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Fwd: Re: Questions about legal theory behind (L)GPL

On Thursday 20 January 2005 23:18, Michael K. Edwards wrote:
> [snip]
> Whoa there, Tex.  I disagree with some of the FSF's claims about the
> legal interpretation of the GPL, and I think that crying "preliminary
> injunction" is going to get them in trouble one of these days.  But I
> don't question their vision of using copyright license to create, and
> encourage the expansion of, a software commons.  I'm not anti-FSF,
> just pro-the-relatively-sane-face-of-the-FSF (the one that says
> "releasing part or all of your code under the GPL can be good for your
> business model and your soul", not "everyone must be naked!  caught
> you linking to readline!  take down your pants!").

thats nice to know, but let me deal with this one as well at the same time so
far as i can


>On Thursday 20 January 2005 19:47, Raul Miller wrote:
> You mean the mysql v progress precedent, where a judge apparently decided
> that the parties had mostly already settled and so there was no need
> for immediate action?
> Or do you mean the borland v lotus precedent where the only possible
> copyrighted material under consideration were the text (and arrangement)
> of menus?

I read the thread as being about some Questions about legal theory behind
(L)GPL, so I think its fair to talk about a broad approach. What I found
compelling in Michael's posts was the fact that he cited some law that seemed
to have a bit more support than the usual drivel about some preliminary
injunction in which nothing much was decided as a matter of law: the way i
have been tackling this area in my thinking is by looking at the broader
trends within society and law in the context of globalisation and the form of
production that comes along with it - which is not industrial society but an
immaterial/services society.

From what I can see the FSF and others who support FS do so by planting
themselves within the free speech rhetoric camp - that is you arrive at the
proper interpretation of what copyright and a commons should be about by
proceeding from a liberal rights interpretation. Free as in speech not beer
sums it up. Lessigs arguments in Eldridge is another example. The Court said
there that in effect the guiding principle in the interpretation of copyright
(I am citing this from memory so give me some room on the wording) was the
profit motive  - profit created the innovation necessary for creativity. Well
folks as a non yank it seems to me that if a grey area of law surrounding the
GPL ever had to be decided this preference of US law and the Court for basing
innovation and creativity in the profit motive doesn't hark to well for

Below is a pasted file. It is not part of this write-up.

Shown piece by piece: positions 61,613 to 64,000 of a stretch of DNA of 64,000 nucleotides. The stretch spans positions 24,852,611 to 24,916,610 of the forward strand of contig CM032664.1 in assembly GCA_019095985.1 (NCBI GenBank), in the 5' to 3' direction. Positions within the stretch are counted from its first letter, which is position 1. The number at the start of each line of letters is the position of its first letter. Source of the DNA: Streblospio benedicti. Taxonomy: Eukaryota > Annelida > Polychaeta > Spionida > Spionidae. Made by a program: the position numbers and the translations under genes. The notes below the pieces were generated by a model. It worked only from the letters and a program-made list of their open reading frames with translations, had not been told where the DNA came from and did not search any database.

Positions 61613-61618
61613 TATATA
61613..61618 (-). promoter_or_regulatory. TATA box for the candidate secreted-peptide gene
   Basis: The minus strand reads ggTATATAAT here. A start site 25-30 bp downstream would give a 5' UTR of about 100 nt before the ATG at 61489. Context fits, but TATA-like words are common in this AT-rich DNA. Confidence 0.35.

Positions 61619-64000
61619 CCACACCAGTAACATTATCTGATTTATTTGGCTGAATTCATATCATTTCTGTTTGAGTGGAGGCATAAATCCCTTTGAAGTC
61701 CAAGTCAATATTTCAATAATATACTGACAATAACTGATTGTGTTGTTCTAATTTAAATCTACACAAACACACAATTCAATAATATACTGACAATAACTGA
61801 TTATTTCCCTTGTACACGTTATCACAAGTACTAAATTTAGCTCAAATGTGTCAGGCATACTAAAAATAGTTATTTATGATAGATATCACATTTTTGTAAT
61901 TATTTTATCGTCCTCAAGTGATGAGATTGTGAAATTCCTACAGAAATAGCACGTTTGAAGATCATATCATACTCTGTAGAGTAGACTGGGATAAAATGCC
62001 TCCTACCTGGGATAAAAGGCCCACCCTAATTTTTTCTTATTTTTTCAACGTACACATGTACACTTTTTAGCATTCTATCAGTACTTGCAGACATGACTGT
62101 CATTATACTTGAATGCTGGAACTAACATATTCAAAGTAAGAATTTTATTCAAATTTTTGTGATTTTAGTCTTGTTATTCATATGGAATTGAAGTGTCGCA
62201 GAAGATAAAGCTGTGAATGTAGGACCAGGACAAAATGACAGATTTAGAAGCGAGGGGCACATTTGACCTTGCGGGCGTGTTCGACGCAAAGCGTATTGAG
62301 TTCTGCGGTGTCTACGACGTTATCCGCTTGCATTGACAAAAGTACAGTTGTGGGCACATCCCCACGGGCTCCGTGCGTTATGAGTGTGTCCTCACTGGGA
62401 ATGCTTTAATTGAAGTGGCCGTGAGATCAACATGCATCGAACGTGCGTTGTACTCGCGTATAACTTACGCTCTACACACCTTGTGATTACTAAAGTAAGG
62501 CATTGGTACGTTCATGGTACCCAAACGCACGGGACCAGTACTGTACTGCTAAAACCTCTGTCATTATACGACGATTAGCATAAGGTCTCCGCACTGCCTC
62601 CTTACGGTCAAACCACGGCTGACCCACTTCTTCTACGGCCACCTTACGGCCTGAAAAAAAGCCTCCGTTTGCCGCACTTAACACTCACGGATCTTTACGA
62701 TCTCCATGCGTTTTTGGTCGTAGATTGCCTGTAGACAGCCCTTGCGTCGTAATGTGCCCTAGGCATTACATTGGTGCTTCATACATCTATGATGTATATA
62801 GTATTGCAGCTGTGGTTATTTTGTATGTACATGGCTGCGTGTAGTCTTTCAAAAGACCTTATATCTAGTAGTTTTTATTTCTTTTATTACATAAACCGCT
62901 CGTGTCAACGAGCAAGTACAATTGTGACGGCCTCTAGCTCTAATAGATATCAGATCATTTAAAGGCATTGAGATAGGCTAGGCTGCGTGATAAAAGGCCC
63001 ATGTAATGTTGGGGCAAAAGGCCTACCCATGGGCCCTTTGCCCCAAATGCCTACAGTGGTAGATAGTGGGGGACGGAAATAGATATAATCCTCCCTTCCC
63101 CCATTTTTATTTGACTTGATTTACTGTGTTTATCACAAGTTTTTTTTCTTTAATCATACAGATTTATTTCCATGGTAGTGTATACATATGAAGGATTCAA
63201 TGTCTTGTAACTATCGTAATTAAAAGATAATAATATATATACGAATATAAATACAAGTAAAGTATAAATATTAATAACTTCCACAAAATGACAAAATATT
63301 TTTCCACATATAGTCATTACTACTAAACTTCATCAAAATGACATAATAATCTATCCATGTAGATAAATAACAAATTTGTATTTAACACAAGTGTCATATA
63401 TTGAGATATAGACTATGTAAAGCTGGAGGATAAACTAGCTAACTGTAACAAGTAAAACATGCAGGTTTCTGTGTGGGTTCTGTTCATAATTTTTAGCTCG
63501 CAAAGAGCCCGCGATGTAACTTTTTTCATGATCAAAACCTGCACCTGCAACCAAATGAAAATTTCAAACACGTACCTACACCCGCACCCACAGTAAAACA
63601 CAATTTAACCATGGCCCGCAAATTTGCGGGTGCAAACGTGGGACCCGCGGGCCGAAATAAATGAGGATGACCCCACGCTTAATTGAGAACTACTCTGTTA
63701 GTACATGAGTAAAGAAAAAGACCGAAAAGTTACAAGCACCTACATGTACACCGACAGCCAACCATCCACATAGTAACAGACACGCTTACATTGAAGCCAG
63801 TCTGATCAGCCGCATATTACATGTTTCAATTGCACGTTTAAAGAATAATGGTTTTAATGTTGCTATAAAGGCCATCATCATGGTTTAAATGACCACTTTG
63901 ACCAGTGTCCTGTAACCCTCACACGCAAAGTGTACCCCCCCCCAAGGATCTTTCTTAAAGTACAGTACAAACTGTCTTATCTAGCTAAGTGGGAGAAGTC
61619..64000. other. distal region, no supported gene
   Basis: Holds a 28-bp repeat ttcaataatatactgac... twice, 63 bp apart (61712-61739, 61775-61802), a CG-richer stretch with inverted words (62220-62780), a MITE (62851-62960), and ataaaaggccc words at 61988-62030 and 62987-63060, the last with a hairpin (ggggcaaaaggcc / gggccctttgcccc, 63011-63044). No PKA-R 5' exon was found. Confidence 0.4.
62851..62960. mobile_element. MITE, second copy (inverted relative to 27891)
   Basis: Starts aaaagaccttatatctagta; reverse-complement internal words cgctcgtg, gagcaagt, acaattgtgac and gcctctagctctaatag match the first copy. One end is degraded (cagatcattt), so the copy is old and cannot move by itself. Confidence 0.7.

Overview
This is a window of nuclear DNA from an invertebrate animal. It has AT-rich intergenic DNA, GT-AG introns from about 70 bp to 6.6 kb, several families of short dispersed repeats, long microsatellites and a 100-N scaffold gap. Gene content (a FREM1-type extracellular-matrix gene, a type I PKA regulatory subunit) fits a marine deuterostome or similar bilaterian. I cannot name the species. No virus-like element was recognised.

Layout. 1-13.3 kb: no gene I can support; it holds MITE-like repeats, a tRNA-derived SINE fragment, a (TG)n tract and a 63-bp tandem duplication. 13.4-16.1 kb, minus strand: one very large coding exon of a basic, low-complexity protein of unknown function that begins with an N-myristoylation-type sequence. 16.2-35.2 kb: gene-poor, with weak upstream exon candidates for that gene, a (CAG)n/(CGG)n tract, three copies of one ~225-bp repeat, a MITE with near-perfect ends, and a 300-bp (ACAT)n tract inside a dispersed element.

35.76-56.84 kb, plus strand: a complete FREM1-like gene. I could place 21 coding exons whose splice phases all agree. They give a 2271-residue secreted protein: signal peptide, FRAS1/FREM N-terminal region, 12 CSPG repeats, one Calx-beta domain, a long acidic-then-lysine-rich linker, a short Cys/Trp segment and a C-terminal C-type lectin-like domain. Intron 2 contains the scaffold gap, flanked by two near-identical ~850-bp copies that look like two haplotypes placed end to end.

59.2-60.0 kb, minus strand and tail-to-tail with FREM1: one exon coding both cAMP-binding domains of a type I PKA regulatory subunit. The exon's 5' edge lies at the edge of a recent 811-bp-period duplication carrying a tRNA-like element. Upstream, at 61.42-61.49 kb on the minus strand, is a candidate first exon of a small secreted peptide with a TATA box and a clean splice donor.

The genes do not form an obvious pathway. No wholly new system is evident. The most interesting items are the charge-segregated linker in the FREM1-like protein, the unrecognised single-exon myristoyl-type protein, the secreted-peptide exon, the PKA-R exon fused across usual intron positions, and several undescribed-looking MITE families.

I am sure I will be howled down but i cant see when you start mixing freedom
up with business models and profit how you have much freedom left over. Well
if you only measure freedom within the bounds of profit and money maybe you
can. But this too is another free software fudge - when necessary Moglen and
RMS like to play their more libertarian "cyber communist" card to embellish
their view of freedom - but when reality strikes the rhetoric gets tamed down
to freedom within the US liberal capitalist view of the world. To some of  us
outside of the US thats is not a very convincing form of freedom.

so my view of the trend of the law - although I could if i wanted to get
bogged down in the minutiae of this and that line of authority comes from
more looking at the general trends and trying to see how law is moving to
keep pace with the demands and functionality of global immaterial capital

It may be too post mod mod for debian but I hope I just dont get met by more

stuff like this or worse:
> post-post-modern.  However, industrial societies that take up the war
> cry of collective dignity over individual freedoms don't have a very
> good track record.

Maybe that was a bit harsh (ie my lead in there) but I think there is a
 wealth of economic, philosophical and political thinking these days that
 goes beyond the dialectic of individual v.s collective. This was the great
 dead end of modernity and industrial times and surely the new forms of
 networked organisation and production give rise to something a little more
 creative than this?

Like the geeks trying to do the Lessig and say "we are not communists" like
they fell over each other to do the other day when Gates made some such
comment,  legal theory and philosophy vis a vis open source  seems to be
stuck in a bit of a liberal v conservative view of the world.

Anyway, I think my basic point or fear that when you tie up the opens source
vision of copyright with a view of law that is pretty flimsy in terms of the
trends that exist you end up on unstable ground. If copyright finds its basis
and reason for being in the profit motive you seriously have to ask how free